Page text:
Iran, Turkey boost ties despite Western pressure

Published 22.12.2010 15:03
Updated 22.12.2010 15:05

Iranian President Mahmoud Ahmadinejad heads to Turkey on Thursday for a regional summit, as the two neighbours bolster ties in the face of international pressure on Tehran over its nuclear programme.

Ahmadinejad will be accompanied by his new foreign minister and atomic chief Ali Akbar Salehi on the visit, which comes before a second round of nuclear talks between Iran and world powers scheduled for late January in Istanbul.
Turkey has grown closer to the Islamic republic in recent years under the Islamist-rooted administration of Prime Minister Recep Tayyip Erdogan as Ankara seeks to play a more influential role in the Middle East region.
Ankara has repeatedly called for sustained diplomacy to resolve the standoff over Iran's nuclear programme, which the West, headed by the United States, suspect is masking a weapons drive.
Iran denies the charge and has pressed on with the atomic work in defiance of several UN Security Council resolutions demanding Tehran halt sensitive uranium enrichment work.
In June, NATO-member Turkey irked the United States by voting against fresh UN Security Council sanctions on Iran, insisting that a nuclear fuel swap deal it hammered out with Tehran, together with Brazil, should be given a chance.
Faced with increasing isolation by the West, Iran has sought to strengthen ties with Muslim countries and Salehi said last weekend that Tehran's top priority will be to boost ties with regional powers Saudi Arabia and Turkey.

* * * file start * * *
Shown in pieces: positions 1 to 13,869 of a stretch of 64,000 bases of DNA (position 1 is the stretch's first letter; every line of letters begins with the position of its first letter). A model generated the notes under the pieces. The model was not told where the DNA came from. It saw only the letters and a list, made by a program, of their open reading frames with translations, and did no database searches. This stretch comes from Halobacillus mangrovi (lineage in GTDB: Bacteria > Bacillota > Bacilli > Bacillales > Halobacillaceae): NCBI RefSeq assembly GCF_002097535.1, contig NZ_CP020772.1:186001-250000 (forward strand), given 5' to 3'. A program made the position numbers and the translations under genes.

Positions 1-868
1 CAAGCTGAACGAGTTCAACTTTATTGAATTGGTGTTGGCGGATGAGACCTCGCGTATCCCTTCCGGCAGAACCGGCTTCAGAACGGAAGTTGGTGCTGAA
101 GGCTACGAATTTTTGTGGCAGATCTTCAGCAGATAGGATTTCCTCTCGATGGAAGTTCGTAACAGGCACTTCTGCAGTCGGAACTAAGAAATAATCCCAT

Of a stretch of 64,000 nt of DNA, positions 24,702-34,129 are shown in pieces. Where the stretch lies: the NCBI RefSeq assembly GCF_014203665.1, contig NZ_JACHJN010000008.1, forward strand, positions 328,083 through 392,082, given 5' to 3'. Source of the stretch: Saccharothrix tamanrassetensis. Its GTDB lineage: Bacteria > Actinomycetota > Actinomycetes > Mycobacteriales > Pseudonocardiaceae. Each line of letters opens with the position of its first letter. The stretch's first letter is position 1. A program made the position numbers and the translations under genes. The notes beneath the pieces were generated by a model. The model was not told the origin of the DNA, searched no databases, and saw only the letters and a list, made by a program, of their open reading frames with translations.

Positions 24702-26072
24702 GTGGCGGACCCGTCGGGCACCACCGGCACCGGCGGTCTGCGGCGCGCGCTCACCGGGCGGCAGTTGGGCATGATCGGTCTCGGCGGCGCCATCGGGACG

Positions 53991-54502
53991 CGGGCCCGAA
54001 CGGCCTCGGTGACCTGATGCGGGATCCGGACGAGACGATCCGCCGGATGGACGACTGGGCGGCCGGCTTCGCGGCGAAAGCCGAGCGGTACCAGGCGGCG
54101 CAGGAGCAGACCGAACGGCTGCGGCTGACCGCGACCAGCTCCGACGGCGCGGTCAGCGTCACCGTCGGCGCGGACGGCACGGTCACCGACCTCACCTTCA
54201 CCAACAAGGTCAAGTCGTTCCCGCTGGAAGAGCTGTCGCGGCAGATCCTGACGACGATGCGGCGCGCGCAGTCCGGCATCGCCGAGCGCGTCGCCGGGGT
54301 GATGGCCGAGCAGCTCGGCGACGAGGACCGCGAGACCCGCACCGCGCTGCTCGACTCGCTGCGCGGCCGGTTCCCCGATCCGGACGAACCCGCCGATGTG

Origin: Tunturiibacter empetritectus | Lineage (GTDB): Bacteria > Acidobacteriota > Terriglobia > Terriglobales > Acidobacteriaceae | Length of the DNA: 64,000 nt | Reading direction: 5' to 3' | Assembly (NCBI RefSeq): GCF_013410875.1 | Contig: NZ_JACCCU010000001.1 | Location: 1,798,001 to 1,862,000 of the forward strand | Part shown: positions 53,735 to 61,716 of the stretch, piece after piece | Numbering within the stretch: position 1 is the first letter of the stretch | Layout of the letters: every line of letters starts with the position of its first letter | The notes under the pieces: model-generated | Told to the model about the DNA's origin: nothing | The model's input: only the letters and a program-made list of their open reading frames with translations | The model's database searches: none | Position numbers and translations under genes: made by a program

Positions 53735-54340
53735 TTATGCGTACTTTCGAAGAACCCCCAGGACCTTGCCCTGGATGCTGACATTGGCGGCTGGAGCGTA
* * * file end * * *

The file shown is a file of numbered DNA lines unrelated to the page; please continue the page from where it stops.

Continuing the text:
"Turkey is a powerful country with strategic position and shares common cultural and ideological grounds with Iran," Salehi said as he officially took charge on Saturday.
Iran has also welcomed Turkey's position on the Middle East conflict and its criticism of the Islamic republic's arch-foe, Israel.
Turkey's relations with the Jewish state remain strained over the death of nine Turks in a deadly May 31 Israeli raid on a flotilla of aid ships trying to break the blockade on the Gaza Strip.
In August, amid Western concerns of rapprochement between the two countries, Turkey removed Iran from a watch-list of nations it considers a specific threat to its national security.
In September, Erdogan called for closer economic ties with Iran and the two neighbours aim to boost bilateral trade, currently at about 10 billion dollars, to 30 billion dollars between 2013 and 2015.
Iran is reportedly seeking to expand its trade ties with Turkey in a bid to reduce the role of its major trade partner United Arab Emirates, which has imposed banking restrictions on Iran following the last round of UN sanctions in June.
Oil-rich Iran has also been eyeing energy deals with Turkey and in July it signed a 1.3 billion-dollar contract with a Turkish firm to build a pipeline for gas exports of 60 million cubic metres (2.1 billion cubic feet) a day in three years.
Turkey already receives between 15 and 18 million cubic metres (between 525 and 630 million cubic feet) of gas a day through an existing pipeline which runs from the northwestern Iranian city of Tabriz to Ankara.
In another sign of warm relations between Tehran and Ankara, last Thursday Erdogan attended the Shiite mourning festival of Ashura in Istanbul along with Ali Akbar Velayati, a top foreign policy advisor to Iran's supreme leader Ayatollah Ali Khamenei.
Observers saw it as a significant gesture by Erdogan in secular Turkey, where Shiites count for less than 20% of the predominantly Sunni population.

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